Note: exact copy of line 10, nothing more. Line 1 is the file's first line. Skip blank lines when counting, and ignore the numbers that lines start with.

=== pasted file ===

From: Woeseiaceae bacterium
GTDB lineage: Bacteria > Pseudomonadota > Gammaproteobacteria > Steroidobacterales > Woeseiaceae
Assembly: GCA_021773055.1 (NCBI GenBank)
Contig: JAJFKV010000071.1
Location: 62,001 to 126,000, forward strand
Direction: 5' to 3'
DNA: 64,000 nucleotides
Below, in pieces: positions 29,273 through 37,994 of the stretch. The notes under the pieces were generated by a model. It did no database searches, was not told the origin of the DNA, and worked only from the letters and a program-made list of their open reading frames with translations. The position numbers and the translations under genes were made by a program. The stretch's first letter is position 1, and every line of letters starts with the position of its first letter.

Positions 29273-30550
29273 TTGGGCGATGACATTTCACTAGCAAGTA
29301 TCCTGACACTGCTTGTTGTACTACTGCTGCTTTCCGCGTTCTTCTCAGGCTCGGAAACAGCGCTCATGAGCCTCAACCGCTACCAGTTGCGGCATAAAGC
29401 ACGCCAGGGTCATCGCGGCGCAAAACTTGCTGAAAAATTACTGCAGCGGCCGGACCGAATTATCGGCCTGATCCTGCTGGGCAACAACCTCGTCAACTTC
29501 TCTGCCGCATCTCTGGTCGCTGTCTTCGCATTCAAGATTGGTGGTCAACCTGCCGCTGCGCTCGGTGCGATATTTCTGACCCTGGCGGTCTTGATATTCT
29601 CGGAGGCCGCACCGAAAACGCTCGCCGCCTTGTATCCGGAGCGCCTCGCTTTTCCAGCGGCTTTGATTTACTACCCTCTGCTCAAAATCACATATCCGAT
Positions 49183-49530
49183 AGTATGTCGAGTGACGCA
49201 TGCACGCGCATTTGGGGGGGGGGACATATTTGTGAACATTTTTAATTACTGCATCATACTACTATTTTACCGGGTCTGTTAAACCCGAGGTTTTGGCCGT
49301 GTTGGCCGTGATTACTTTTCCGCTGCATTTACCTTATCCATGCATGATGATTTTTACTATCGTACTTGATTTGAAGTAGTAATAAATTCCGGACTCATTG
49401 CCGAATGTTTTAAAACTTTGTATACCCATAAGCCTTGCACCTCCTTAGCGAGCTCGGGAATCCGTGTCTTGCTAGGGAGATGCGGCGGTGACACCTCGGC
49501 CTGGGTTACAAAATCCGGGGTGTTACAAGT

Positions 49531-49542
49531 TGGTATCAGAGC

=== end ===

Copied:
29273 TTGGGCGATGACATTTCACTAGCAAGTA